56 Million Credit and Debit Card Numbers Compromised in 2014 Data Breach
Home Depot will pay $25 million to settle a putative class action lawsuit involving a 2014 data breach that compromised 56 million credit and debit card numbers. Additionally, Home Depot has also promised to improve its data security protocols. The allegations were brought by financial institutions.
The product liability attorneys at Parker Waichman LLP have decades of experience representing consumers in class action lawsuits. The firm continues to offer free legal consultations to individuals with questions about filing a data breach class action lawsuit.
In 2014, Home Depot said that customers’ personal information had been hijacked through malware placed on the stores’ self-checkout kiosks. The data breach affected 56 million customers. Compromised information included names, credit and debit card numbers, expiration dates and security codes. Home Depot faced 25 class actions filed on behalf of dozens of banks and credit unions.
The class actions were consolidated in December 2014, according to Law 360. The financial institutions alleged that Home Depot failed to implement appropriate security measure to protect private financial information. The retailer’s data-security practices were, the suit alleged, “characterized by neglect, incompetence and an overarching desire to minimize costs.” The data breach was the “inevitable result” of poor security, the institutions said.
The class action alleged that the financial institutions lost billions due to Home Depot’s failure to maintain adequate cyber security. Among other things, the retailer allegedly refused to upgrade its security on multiple occasions despite recommendations from experts, employees, and red flags. The store also allegedly ignored industry standards.
The terms of the settlement were revealed in court documents filed in Georgia federal court. Home Depot will pay $25 million into a non-revisionary fund, which would subsequently allocate the settlement to various financial institutions.
The agreement states that financial institutions with a valid claim can receive $2 per compromised card. The institution is eligible for this compensation even if they were already compensated by another source. For institutions whose claims were released by a sponsor, such as a card processor, Home Depot has agreed to pay up to $2.225 million.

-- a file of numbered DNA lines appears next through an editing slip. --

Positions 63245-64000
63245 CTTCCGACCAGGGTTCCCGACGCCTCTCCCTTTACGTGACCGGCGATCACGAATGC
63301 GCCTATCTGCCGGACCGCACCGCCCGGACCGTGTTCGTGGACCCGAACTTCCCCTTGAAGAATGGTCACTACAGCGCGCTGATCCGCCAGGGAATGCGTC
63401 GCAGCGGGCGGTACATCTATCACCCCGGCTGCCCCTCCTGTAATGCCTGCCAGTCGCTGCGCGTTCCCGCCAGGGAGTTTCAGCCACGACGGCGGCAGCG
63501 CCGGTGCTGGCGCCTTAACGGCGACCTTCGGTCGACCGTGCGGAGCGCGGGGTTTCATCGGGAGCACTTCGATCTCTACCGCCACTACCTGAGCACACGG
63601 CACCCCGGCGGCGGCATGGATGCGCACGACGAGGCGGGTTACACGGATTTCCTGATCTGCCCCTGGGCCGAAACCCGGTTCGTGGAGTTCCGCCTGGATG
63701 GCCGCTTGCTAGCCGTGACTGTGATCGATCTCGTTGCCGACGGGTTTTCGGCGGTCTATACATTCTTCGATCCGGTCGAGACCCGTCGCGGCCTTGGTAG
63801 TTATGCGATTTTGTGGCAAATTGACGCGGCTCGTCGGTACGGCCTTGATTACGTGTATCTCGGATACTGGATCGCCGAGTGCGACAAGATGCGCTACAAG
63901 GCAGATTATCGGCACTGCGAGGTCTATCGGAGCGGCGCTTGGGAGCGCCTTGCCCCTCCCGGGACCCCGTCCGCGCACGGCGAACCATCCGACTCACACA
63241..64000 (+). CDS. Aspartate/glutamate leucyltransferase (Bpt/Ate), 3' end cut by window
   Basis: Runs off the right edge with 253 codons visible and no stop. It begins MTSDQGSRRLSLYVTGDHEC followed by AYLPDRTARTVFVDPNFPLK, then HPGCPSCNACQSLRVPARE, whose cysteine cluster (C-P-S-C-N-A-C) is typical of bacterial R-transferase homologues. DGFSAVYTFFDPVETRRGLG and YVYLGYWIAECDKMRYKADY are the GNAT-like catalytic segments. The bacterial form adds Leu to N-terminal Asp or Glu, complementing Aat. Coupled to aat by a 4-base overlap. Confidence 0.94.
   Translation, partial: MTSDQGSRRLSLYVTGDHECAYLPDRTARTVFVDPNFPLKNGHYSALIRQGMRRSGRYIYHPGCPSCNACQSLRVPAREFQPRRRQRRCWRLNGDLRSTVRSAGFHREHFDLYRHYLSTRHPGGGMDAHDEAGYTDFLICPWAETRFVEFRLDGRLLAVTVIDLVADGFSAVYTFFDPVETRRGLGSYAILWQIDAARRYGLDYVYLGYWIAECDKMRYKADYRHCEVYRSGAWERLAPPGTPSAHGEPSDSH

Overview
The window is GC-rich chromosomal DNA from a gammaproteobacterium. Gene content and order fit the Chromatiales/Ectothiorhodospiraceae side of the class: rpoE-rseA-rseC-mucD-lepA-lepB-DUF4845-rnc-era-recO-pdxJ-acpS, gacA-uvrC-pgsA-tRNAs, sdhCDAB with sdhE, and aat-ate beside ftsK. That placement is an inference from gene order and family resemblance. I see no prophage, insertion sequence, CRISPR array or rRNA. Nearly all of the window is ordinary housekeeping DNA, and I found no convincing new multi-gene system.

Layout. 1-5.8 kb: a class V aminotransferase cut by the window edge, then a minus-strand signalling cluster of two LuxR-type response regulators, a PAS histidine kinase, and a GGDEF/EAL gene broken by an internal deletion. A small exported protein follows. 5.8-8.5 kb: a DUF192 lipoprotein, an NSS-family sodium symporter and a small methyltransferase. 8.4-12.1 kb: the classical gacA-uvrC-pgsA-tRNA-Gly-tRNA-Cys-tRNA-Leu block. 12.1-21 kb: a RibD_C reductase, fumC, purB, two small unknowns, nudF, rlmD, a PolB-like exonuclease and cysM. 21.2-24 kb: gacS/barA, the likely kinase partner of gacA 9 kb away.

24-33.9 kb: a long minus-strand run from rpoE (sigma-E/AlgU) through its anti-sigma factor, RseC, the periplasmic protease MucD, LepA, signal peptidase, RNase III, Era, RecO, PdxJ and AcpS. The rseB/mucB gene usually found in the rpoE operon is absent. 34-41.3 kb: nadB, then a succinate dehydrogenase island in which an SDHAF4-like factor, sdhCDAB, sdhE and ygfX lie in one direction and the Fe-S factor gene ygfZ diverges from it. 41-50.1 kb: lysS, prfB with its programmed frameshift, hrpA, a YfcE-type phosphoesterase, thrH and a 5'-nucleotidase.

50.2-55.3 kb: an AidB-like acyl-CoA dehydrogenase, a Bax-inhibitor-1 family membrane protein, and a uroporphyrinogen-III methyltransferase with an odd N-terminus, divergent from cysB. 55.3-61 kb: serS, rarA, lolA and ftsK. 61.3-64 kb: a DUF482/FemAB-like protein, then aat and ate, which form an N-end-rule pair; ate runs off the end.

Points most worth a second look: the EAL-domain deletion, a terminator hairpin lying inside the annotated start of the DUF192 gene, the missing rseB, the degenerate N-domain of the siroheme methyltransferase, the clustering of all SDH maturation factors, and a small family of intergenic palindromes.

In addition to financial compensation, the settlement requires Home Depot to “implement enhanced security measures to reduce the risk of a future data,”
Other retailers have faced similar class actions involving data breaches. In December 2015, Target agreed to pay $39 million to settle class actions brought by financial institutions.
Yahoo Data Breach Leads to Class Action
Yahoo was also recently implicated in two large data breaches, leading to a class action lawsuit. The first data breach was announced in September 2016; the internet company said the cyberattack occurred in 2014 and affected 500 million users. In December 2016, Yahoo announced a second data breach that occurred in 2013; more than 1 billion accounts were affected.
Yahoo says compromised information includes names, phone numbers, birth dates, encrypted passwords and security questions. Yahoo is now being investigated by various government agencies over the data breach. In a November 2016 SEC filing, Yahoo said it was cooperating with the SEC, Federal Trade Commission and other government authorities including “a number of State Attorneys General, and the U.S. Attorney’s office for the Southern District of New York.”
The company says the two cyberattacks are not related.
At least one class action lawsuit alleges that the Yahoo data breach compromised personal financial information. The complaint was filed in the U.S. District Court for the Northern District of California on behalf of a small business owner. The plaintiff conducts his online advertising and other business practices through Yahoo.
Although Yahoo says the data breach only compromised email addresses and passwords, the plaintiff alleges that his personal financial information was hacked. “Given that more than three years elapsed before Yahoo disclosed the 2013 data breach and more than two years passed before Yahoo disclosed the 2014 data breach,” the plaintiff “is rightfully skeptical of Yahoo’s self-serving statements,”
The suit alleges that the plaintiff is a victim of identity theft due to the security breach. The lawsuit alleges that fraudulent charges have been placed on his Capital One credit card and Chase debit card. Both of these cards were on file with Yahoo to pay for the company’s services. The lawsuit alleges breach of contract, breach of implied contract, negligence, fraudulent and negligent inducement, and violations of California’s Unfair Competition Law.
Filing a Class Action Lawsuit
If you or someone you know is interested in filing a class action lawsuit, contact Parker Waichman today. Our experienced product liability attorneys offer free, no-obligation case evaluations. For more information, fill out our online form or call 1-800-YOURLAWYER (1-800-968-7529).